into your wet tramping boots. Common sense remained the key
to outdoor safety.
The book had been written ''in mind of those who have a
little outdoor experience, wish to expand their boundaries
and have some time to spare in a hut to catch up with their
The book warns against behaving recklessly by taking
unnecessary risks with serious consequences. It suggests
people ask themselves questions before entering risky
situations, including: ''What would you say to the coroner if
there were to be a mishap?'' Most people kept within the
limits of their physical ability and training but some
trampers underestimated journey times and weather changes, he
Dunedin police Search and Rescue co-ordinator Senior Sergeant
Brian Benn is keen for people to make the most of the great
outdoors, but suggests they prepare well before heading out.
''I would encourage people to go and enjoy the outdoors but
follow a few basic safety rules.''
If inexperienced people want to go tramping, he suggests they
join a tramping club - ''joining a club is huge''.
There they can gain ''some good free training'' as well as
plenty of support and experience from fellow members, to help
them make their outdoor experiences safer and more enjoyable.
He warns there is a trend for some visiting backpackers to
head straight into the Otago back country with little more
than a road map they have printed off the internet.
They have no topographic maps, no local knowledge, and little
outdoor clothing, let alone back country communications and
Results could be unpleasant.
''It can turn out to be miserable or worse. Ongoing education
- that's required.''
He urges people to take advantage of local knowledge by
talking to staff at the local Department of Conservation
office or other experienced people who know the area.
And they should take the required survival and communications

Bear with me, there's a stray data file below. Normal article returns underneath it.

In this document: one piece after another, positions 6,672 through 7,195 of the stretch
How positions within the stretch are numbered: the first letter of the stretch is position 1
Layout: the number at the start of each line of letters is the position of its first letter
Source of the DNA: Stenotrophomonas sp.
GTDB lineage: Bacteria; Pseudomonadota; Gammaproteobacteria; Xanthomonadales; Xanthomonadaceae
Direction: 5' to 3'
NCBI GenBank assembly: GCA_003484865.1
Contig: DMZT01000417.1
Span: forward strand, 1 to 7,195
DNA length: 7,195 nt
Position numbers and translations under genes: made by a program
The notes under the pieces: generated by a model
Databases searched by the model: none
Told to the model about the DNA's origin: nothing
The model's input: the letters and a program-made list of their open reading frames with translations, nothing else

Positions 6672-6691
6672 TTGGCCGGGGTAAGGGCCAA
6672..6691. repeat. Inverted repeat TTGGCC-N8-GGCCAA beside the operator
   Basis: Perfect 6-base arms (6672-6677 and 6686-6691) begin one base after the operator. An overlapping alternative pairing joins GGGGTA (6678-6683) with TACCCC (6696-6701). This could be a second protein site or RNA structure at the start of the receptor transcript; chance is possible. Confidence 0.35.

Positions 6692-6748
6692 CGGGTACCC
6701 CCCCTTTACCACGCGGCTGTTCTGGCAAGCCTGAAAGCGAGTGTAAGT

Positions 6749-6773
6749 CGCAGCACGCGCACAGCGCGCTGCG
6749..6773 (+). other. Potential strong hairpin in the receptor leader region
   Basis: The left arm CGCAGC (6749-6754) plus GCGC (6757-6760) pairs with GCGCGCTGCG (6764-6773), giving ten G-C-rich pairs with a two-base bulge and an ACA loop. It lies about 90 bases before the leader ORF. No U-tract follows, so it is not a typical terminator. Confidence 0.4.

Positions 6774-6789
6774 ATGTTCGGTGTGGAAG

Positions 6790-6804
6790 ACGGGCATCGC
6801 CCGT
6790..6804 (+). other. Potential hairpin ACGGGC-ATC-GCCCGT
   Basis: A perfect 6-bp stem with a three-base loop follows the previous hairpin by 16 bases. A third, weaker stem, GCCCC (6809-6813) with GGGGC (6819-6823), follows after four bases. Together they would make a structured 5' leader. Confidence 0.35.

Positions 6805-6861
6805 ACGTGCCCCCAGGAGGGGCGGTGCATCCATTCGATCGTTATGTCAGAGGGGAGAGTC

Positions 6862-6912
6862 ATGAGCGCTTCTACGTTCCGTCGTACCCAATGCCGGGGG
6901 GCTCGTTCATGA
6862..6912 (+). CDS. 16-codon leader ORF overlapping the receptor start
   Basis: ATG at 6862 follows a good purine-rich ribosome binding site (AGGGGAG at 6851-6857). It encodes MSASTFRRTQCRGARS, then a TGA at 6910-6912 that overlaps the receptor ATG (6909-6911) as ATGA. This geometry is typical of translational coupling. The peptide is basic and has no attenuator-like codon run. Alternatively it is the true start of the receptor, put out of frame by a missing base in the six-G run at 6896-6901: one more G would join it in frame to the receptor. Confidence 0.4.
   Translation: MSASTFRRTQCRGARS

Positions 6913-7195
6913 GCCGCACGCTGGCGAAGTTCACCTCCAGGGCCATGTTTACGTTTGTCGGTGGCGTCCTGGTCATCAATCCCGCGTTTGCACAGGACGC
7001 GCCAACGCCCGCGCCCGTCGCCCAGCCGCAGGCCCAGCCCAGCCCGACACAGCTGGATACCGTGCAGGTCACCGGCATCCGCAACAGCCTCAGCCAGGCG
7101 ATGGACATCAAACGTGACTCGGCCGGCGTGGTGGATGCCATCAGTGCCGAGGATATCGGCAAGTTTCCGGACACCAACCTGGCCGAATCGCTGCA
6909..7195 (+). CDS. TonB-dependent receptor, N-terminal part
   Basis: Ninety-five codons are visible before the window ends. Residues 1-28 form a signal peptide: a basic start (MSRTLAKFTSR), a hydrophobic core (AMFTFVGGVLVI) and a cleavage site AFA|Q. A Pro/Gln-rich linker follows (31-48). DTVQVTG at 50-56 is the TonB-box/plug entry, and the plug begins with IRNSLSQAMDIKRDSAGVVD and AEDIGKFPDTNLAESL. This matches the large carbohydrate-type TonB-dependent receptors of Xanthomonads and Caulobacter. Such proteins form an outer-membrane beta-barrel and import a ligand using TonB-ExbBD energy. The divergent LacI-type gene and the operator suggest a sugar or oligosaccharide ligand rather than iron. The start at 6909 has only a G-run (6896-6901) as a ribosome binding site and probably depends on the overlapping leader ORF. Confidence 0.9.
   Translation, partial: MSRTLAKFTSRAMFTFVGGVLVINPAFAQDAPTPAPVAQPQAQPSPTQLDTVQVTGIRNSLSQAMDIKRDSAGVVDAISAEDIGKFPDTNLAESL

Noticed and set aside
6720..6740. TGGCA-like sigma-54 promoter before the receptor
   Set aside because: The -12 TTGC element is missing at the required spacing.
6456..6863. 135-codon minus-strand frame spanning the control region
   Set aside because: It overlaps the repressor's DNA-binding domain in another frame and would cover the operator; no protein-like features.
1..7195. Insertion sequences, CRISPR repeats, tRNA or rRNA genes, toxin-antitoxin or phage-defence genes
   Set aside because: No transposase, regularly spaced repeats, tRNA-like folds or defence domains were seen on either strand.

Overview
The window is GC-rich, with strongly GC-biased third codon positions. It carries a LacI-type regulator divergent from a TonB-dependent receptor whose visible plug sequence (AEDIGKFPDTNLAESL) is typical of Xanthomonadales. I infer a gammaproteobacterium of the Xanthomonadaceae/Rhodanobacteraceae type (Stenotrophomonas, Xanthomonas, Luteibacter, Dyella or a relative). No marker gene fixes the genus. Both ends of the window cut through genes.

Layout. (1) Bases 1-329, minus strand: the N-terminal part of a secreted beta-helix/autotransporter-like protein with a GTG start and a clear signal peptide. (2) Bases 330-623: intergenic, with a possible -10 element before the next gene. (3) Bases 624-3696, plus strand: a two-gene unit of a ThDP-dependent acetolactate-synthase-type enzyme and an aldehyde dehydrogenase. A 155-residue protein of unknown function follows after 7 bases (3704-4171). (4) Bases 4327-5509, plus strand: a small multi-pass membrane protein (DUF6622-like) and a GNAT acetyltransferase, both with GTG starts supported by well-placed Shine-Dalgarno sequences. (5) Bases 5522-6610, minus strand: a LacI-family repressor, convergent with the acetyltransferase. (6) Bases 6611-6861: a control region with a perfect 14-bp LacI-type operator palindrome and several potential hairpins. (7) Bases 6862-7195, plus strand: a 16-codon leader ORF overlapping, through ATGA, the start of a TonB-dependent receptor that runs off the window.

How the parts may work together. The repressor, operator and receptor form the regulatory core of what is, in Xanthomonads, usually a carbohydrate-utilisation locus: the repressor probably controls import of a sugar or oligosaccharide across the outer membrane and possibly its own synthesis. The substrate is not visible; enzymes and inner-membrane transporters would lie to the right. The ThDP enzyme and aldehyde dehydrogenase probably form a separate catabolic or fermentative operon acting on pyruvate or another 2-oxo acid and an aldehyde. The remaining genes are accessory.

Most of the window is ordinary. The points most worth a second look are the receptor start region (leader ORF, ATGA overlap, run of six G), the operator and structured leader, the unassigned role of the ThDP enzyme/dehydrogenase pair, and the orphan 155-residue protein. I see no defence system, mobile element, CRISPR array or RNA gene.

gear - including at least two forms of communication, bearing
in mind that cellphones do not always work - and consider
adding an emergency locator beacon.
Let someone know where you are going and when you are
expected back, check the weather forecast and be aware the
weather can change quickly, he says.
And he emphasises the importance of ''wearing'' key survival
and communications gear -if it is simply in your tramping
pack or on your boat, ''you haven't got it''.
He said police attended many incidents where boaties had had
life jackets and other survival gear in their boats but were
not wearing them.
After the boat suddenly overturned, they could not reach
their life jackets in time and they were lost.
Similarly, if crucial communication or safety gear was kept
in a pack, trampers could easily be separated from it - if it
was wrenched off in a fall, for example.
And they could be left with next to nothing.
He also urges people to set out early on their tramp -
''allowing enough daylight to make their trip''.
''Once it gets dark, they get disoriented. They get tired,
they fall over and break their leg.''
And if people do get lost in the back country, he gently
suggests ''making yourself findable''.
In one case in recent years, a lost person kept walking
beyond the search zone - the area where he had indicated he
would be going.
And by sleeping in the undergrowth during the day, he
effectively made himself invisible, significantly extending
the time searchers needed to find him.
If people were lost, he suggested they retrace their steps
until they found more familiar territory, but not leave the
known search area unless they knew their way back to safety.
And they could help searchers by leaving messages and markers
of their presence, such as arrows drawn on the track.
The Department of Conservation highlights a five-point
Outdoor Safety Code: plan your trip; tell someone of plans
and a return alarm date; beware of weather; know your limits;
and take sufficient supplies.
Doc information on tracks and walking areas via internet:
advice, including about connecting with tramping clubs and
obtaining a copy of the Safety in the Mountains outdoor
survival guide, can be found via Federated Mountain Clubs at